If you want to understand what your customers buy, the surest way is to look at your product data. It's the type of data that you can collect from your planograms as well as one of the data types that you use to build them.
Such data can help you to understand your shoppers at different levels of the retailer hierarchy. Product data, such as sales, units and days of supply can indicate which products shoppers purchase frequently and which categories and subcategories are popular. If frequently purchased products are all located in the same area on a planogram, it can indicate where customers look when shopping your shelves, or what brands are the most popular.
Conversely, product data can also help you to establish slow-moving products or products with high days of supply.
Knowing this, if you want to boost the sales of a particular product like your house brand, for example, you could place it next to the most popular brands or at eye level. That can also help improve the experience and influence how shoppers behave in-store.
You can also increase the facings for popular products, making it easier for your customers to spot the products on the shelf, resulting in a convenient shopping experience. Having more facings and stock on the shelf for popular products will decrease stockouts and prevent customer dissatisfaction.
You could also consider placing popular brands near the end of an aisle as a tactic to attract more customers into the aisle.
Let’s say, for example, you stock a Garden Tools category. Looking at your data, you find that a certain ‘Hedge Trimmer A’ is the most popular product in the category, far outselling others. However, it has limited shelf space. To improve the shopping experience, you could increase the number of facings for this item, thereby increasing its space and making it easier to find.
In the data for your Planters category, you'll find that a particular pot plant is the most popular product. It's bright green so instead of leaving it on the shelf, you could place it at the end of the aisle for this category to grab the attention of any shopper walking past.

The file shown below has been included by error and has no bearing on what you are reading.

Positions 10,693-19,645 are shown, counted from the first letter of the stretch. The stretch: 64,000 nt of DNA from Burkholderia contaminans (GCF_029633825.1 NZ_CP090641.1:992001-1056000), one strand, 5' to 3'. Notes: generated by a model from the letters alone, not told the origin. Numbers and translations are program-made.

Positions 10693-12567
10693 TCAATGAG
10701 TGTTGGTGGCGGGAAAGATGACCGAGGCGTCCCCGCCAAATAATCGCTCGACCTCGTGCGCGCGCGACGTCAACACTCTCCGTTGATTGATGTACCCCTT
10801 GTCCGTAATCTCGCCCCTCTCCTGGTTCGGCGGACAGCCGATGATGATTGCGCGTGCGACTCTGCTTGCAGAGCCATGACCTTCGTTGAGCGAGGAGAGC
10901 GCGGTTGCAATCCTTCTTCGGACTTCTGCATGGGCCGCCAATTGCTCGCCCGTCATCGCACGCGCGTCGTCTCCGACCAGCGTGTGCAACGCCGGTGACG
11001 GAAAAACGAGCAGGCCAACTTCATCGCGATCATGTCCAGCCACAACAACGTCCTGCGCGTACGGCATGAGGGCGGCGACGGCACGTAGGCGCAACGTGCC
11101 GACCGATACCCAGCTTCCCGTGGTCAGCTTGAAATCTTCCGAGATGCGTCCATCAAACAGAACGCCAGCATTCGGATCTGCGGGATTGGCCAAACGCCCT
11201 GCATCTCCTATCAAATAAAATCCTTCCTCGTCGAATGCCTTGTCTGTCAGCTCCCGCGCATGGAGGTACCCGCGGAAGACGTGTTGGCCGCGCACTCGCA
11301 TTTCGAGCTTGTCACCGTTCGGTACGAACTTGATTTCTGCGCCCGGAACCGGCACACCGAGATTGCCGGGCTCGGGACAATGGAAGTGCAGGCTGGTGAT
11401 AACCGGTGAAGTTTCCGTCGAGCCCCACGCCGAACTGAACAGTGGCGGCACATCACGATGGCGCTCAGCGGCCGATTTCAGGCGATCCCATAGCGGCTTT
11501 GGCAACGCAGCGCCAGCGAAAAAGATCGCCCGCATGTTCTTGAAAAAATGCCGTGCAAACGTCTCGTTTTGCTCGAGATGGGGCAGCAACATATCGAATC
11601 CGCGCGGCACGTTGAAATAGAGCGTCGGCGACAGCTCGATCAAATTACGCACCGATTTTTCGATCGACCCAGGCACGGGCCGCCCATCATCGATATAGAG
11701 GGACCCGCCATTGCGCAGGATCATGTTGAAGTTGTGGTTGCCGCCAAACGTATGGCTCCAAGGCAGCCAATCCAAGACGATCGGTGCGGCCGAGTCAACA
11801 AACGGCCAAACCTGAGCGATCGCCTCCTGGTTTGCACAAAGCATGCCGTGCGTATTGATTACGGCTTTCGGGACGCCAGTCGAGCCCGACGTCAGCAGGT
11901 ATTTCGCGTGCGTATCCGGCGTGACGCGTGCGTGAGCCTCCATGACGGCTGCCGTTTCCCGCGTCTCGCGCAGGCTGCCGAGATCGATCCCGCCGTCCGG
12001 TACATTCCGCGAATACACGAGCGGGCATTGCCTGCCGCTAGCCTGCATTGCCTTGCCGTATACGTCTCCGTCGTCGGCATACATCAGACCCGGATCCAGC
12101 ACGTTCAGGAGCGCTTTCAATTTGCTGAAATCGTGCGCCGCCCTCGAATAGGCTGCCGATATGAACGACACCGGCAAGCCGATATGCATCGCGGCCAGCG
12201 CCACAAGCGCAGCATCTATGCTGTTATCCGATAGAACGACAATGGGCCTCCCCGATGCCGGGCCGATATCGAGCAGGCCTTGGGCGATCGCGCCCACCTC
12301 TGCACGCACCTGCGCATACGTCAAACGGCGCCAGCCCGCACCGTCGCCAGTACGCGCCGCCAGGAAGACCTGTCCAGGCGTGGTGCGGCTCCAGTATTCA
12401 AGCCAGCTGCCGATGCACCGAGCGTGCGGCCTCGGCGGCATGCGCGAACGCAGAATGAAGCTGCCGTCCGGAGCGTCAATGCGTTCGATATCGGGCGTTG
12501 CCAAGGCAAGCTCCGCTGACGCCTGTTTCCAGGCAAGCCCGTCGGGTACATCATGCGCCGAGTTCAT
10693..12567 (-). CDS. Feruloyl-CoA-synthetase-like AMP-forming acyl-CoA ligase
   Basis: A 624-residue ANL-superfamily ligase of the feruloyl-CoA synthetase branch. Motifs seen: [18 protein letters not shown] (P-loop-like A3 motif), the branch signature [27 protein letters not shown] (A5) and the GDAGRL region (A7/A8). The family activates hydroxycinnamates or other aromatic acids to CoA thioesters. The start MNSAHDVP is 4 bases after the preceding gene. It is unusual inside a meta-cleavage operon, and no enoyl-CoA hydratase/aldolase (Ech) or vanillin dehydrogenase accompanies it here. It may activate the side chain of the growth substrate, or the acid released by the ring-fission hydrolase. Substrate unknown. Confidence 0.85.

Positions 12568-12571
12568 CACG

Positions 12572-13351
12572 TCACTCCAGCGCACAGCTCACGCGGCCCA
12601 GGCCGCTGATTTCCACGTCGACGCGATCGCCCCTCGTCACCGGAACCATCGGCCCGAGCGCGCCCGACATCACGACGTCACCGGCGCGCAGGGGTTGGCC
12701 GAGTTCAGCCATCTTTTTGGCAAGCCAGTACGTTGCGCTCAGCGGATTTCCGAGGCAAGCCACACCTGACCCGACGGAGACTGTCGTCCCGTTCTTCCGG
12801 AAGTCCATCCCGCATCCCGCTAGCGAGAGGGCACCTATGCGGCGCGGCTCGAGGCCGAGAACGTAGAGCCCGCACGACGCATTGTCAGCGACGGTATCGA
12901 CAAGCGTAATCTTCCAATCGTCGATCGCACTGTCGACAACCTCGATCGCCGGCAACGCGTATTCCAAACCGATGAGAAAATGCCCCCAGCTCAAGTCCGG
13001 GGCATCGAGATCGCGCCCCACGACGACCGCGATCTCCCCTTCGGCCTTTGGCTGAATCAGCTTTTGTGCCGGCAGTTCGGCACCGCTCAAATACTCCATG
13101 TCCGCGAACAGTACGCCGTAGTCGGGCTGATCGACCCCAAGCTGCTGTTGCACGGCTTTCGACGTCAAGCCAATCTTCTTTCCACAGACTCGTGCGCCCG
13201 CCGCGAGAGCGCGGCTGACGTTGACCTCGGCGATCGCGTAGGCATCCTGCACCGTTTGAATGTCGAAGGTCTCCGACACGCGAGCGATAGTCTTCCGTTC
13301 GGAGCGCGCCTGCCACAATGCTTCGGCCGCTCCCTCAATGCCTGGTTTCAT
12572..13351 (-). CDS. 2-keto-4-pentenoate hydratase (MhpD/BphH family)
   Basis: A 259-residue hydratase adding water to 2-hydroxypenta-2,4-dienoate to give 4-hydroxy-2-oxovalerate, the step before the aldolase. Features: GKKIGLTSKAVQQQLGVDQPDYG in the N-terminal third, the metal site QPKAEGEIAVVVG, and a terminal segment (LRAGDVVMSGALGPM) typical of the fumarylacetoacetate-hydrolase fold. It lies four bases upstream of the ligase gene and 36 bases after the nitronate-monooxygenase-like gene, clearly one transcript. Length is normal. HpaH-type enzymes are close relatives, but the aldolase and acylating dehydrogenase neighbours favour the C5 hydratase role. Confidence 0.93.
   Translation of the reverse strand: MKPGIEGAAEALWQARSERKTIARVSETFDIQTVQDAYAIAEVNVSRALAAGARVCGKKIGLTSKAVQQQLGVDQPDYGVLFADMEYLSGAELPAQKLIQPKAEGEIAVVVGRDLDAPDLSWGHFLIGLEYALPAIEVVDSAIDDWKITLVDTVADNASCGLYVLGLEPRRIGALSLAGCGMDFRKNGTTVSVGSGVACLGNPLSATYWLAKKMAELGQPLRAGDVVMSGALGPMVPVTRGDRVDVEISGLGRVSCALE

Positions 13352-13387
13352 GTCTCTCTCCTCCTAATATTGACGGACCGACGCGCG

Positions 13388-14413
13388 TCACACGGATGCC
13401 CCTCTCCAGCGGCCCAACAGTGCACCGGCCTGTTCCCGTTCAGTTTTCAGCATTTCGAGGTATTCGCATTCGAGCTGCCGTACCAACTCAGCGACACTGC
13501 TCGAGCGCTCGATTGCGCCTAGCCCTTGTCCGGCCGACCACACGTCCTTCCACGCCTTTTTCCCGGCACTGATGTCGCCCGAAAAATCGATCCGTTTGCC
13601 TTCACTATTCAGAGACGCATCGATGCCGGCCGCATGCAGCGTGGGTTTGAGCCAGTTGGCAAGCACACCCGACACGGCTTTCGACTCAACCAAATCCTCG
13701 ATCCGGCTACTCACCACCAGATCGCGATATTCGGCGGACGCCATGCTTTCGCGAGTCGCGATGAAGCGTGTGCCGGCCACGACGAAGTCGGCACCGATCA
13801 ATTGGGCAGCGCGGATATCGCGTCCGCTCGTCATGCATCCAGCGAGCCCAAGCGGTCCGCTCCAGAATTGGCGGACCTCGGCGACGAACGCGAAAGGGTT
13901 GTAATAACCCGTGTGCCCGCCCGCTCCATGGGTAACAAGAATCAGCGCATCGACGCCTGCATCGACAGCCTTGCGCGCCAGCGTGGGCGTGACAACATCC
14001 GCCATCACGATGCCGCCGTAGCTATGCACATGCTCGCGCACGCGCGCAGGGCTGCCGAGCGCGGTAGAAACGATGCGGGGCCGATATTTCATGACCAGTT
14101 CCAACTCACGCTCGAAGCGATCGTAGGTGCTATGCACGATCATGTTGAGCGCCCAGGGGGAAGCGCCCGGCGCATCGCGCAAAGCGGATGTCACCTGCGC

Using floor plan data to understand shopper behaviour
Besides your cluster and product data, any information or insights collected from your floor planning efforts can also help you to please (and influence) the shopping experience.
Any data gathered from your floor plan plays a vital role in helping you determine which categories contribute more to your overall sales. The higher contributing categories are associated with higher volume sales, which indicates that your customers shop more within this category than they would in others.
Similarly, you can also use the data to identify high traffic or “dead zones” - an area in your store that holds low contributing categories. Knowing this allows you to amend your store flow.
Creating a better flow can help you avoid having highly congested aisles and directing more traffic to your dead zones. This also enables your customer to move easily and efficiently throughout your store, resulting in a more enjoyable shopping experience. The benefit is that you can also expose them to more of your merchandise, which leads to larger basket sizes.
Here's an example to further explain this.
After looking at your floor plan data, you determine that your Bath Care category and Hair Care category are large contributors to your overall sales. That makes them high trafficked areas.
Conversely, the sales contribution of your Body Care category and Hair Accessories are relatively low. That means these categories could be in or form part of the dead zone in your store. All stores will have a dead zone.
Using the above information, you could change the flow of your categories. That could include placing your Bath Care category next to the Body Care category to drive more traffic to Body Care. Similarly, you could do the same with Hair Care and Hair Accessories.
By not placing the Bath Care and Hair Care categories next to each other, you can prevent floor congestion and create a more pleasant shopping experience for its customers.
Creating pleasant in-store shopping experiences can lead to increased sales and loyal customers. If you're looking to improve their shopping experience (and understanding your customers) you can start by analyzing their data.
Want to learn how? You can book a complimentary custom exploratory consultation with us here or visit our online store.